Wednesday, March 3

Tag: History

Tuesday’s Temptation:  Not Being Curious

Tuesday’s Temptation: Not Being Curious

I waffled about what today's post is:  Not Being Curious or Forgetting. It is about how we approach history. Do we forget the unpleasant bits? Or are humans not curious enough to ask questions raising up the unpleasant bits? Maybe both. But for today, I'll go with not being curious. I just got back from Grenada. It is beautiful there. I had no idea what to expect. I have only been to the Caribbean once about 30 years ago when I literally won a trip in a drawing to go to the Cayman Islands. I chose Grenada because we were recommended to go to an all-inclusive resort for a change--we normally camp and do lots of work on vacations. The suggestion was to take it easy, I believe. Also, my hubs was tired of doing so much work during our camping vacations. For once, a little pampering was in o...
Brown Eyes …. Poems in Memory of My Father

Brown Eyes …. Poems in Memory of My Father

poem, poems, Poetry
Hello, Nazim ... Hello! After Nazim Hikmet What happiness that today I can be “open and confident” Though normally I would hide in the safety of feigned ignorance, feign joy, pretend that I can see my clear sky in spite of his clouds Respectfully, I provide the detail requested ... The year is 2016 The month, January This the first Wednesday The hour is 6 a.m. now that i am getting to know you, now that i am chest-high in your poesy it’s your time that interests me ..........1902 ~ You were birthday twins, Nazim You and my mysterious father, born the same year, into the same culture, spent your youth in that turmoil If I study you, Nazim, will I find him, my diffident father, in the dissident roots of your Turkish sensibility ~ they said he left ...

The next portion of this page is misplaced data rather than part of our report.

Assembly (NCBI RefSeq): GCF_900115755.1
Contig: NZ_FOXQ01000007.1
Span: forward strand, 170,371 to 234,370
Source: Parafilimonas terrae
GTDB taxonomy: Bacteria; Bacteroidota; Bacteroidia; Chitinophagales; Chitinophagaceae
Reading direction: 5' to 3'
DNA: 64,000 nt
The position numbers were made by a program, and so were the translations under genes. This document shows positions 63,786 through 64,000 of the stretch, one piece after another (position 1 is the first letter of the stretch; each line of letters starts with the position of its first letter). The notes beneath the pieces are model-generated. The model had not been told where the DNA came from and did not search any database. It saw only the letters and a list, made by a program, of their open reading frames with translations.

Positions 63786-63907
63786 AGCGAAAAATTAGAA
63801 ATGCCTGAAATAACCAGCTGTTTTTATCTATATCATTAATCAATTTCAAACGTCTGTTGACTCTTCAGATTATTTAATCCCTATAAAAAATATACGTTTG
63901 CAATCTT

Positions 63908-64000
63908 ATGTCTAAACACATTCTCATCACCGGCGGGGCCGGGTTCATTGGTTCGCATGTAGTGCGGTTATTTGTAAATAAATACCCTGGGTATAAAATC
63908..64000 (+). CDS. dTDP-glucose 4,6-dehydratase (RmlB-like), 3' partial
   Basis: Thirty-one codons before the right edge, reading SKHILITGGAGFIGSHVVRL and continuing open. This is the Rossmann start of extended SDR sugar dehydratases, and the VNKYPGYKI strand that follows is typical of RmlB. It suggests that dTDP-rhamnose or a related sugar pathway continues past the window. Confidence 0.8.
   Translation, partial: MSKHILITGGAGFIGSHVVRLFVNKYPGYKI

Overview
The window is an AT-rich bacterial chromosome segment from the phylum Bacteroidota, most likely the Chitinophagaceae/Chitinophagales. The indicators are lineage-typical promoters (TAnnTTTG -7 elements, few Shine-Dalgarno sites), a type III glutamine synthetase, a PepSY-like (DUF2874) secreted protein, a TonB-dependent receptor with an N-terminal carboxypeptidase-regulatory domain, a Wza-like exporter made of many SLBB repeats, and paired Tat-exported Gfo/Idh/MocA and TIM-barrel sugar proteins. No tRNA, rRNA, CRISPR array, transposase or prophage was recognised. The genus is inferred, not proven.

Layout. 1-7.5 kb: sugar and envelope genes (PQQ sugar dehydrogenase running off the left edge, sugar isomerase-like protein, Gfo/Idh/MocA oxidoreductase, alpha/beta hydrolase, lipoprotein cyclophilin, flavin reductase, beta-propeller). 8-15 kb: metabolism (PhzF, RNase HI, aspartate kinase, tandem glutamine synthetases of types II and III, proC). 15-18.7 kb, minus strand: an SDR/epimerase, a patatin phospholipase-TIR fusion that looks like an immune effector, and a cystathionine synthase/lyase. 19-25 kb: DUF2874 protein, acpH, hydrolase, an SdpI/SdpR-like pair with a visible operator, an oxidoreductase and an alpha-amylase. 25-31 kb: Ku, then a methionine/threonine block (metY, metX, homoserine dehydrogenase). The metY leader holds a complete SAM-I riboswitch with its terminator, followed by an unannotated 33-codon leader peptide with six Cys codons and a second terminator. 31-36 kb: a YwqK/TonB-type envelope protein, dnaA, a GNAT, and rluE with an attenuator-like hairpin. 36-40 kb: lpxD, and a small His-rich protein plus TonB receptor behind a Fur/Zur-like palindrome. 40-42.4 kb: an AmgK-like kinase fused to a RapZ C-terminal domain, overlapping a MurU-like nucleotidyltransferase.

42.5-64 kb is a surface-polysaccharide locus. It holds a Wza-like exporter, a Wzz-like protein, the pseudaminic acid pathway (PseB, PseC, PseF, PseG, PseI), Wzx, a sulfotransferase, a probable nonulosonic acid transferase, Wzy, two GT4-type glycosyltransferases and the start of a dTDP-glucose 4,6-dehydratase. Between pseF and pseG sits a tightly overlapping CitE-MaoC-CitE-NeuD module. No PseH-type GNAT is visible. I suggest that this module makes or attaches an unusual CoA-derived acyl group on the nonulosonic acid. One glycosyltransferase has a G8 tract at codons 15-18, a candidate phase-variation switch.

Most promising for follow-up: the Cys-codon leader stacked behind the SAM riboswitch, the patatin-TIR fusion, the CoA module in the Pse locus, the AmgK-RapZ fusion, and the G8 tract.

Brooklyn, In Memory Most Green

Brooklyn, In Memory Most Green

history, justice, memoir
The courageous immigrants of the elder generations cast the shards of their hopes and dreams across the landscape of this continent as prophecy. They worked hard and long for their visions. These people included my Lebanese maternal grandparents with their first-born children. They arrived in New York in 1897 on a boat from Syria. They petitioned for citizenship in 1925. Included also was my Turkish father who arrived here alone in 1919. He was just seventeen, eager to make good and to earn dowries for his four older sisters. The distaff side eventually settled in Brooklyn. That's where they were when I was born and that's where I was raised. These were people who came to America in “the days of sail,” as the great New York writer, Irish-American Pete Hamill, would say. Today's ...